According to Kiplinger’s Personal Finance, only one-third of Americans have a Last Will and Testament. What does that mean? A Last Will and Testament (not to be confused with a Living Will) is a writing, signed in front of two witnesses and a notary, that states who you want to have your assets when you die, and who you want to administer your estate (i.e., be the personal representative or executor – those two terms are interchangeable). If you die without a Last Will and Testament, you die “intestate” and this means that the state of Florida decides who gets to act as the personal representative and even who receives your assets upon your death.
For instance, in Florida, if you die married to someone, and that someone is not listed on your assets (i.e., they are not on title to your house, or you have bank accounts in just your name or even with another individual), your spouse is entitled to a share of those assets if you die without a Last Will and Testament. If you have a pre-nuptial agreement (or a post-nuptial agreement), and your spouse waives their rights to your assets after you die, then your spouse may not have any rights to your assets. Without a pre or post-nuptial agreement, the state of Florida has laws that spell out who gets what.
If you have a homestead without the surviving spouse on title, the surviving spouse can elect to take a half interest in the homestead (with the other half going to your children) or the surviving spouse will receive a life estate in the property (meaning they can live there for the rest of their lives with the remainder interest going to your children at your death). With regards to other assets that go through probate, if you die without a Last Will and Testament, your spouse (if you have children from a prior relationship) would take half, and the children would receive the other half. Or, the spouse could also consider taking an elective share (which is 30%) and the elective share amount deals with assets that do not go through probate, including assets held in a revocable trust, jointly owned property, pay on death accounts, life insurance and more.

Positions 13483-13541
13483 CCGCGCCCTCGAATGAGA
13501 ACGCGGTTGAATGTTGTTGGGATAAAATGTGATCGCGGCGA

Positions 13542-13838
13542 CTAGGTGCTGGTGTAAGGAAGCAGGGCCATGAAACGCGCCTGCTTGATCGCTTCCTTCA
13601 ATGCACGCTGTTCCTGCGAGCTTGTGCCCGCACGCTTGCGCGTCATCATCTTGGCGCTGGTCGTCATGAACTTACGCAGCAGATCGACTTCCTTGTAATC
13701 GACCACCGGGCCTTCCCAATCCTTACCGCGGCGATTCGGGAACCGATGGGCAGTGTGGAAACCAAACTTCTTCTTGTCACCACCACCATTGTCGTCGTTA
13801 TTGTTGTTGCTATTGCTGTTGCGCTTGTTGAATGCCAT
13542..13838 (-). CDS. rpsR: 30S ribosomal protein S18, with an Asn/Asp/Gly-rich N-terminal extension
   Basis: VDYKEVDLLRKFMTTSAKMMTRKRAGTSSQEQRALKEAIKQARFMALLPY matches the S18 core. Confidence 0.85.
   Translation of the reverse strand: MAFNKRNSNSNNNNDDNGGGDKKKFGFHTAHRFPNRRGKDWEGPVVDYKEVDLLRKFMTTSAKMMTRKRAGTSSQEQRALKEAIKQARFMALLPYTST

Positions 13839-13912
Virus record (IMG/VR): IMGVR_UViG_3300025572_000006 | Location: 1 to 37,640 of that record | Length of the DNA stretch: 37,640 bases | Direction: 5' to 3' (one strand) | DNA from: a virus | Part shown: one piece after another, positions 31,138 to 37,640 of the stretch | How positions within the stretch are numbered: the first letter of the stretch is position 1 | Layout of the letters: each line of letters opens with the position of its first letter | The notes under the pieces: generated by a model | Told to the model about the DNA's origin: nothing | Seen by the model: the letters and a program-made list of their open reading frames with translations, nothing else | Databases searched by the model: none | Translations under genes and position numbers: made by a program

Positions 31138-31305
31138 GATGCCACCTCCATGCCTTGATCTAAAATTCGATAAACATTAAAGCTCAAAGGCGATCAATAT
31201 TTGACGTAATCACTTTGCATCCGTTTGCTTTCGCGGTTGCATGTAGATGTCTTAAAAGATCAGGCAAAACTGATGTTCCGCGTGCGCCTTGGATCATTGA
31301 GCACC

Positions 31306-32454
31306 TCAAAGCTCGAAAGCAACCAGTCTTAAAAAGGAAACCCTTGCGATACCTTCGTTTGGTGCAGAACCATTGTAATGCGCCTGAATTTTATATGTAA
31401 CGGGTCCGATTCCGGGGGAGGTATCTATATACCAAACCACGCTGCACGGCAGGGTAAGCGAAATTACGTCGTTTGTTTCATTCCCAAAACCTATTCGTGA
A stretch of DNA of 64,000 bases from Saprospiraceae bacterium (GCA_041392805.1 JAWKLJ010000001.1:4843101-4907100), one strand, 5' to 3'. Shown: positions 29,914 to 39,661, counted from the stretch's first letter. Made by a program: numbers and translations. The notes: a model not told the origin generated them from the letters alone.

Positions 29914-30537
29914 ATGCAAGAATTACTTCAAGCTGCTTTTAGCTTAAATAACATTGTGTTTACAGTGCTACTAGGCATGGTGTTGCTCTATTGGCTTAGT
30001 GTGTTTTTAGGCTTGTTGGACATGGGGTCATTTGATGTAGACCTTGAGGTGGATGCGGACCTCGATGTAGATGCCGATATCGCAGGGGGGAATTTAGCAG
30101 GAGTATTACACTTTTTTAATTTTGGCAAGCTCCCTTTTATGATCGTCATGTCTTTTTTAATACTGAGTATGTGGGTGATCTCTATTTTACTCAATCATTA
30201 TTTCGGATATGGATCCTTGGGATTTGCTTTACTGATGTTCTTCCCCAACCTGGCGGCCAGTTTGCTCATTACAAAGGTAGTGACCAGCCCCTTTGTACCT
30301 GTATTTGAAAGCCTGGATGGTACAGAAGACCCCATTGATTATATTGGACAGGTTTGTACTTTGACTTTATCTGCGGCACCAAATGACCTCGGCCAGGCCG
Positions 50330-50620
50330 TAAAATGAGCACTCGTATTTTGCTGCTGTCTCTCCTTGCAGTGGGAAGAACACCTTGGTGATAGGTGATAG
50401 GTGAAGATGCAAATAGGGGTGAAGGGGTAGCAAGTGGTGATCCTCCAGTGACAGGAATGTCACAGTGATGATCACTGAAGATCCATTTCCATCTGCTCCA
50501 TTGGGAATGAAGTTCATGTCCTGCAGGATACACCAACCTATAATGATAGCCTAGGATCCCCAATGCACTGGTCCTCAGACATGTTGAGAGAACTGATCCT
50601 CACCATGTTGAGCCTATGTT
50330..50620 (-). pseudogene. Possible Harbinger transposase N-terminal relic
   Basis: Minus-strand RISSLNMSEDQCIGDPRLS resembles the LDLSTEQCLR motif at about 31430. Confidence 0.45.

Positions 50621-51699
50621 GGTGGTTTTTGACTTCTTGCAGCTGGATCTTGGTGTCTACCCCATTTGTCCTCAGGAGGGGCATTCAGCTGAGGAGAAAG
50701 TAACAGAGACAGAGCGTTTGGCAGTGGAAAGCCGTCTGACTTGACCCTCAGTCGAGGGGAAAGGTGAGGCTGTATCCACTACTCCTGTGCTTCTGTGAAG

If you do not have a spouse, then the Florida statutes look to whether you have children. If you do, they inherit if you do not have a Last Will and Testament stating otherwise. If you have no children, then the next in line is grandchildren; if no grandchildren, then the statute looks to see if your parents are still alive, brothers and sisters, and so on and so forth down the family tree line. If there is someone along those lines that you absolutely do not want to inherit from you, having a Last Will and Testament will allow you to spell out who you want to disinherit and who you want to have your assets.
Sometimes, a Last Will and Testament may not be needed. It really is on a case-by-case basis. If you have an only child and you want that child to have everything, you could make them the beneficiary of your assets (or put them on title on such assets like bank accounts), and they would automatically receive those assets at your death. However, I do not recommend adding individuals to assets (such as with a homestead) until you have had a chance to speak to an attorney and understand the pros and cons of doing so.
If you have questions and would like guidance about preparing a Last Will & Testament, please contact the law office of Laurie E. Ohall, PA.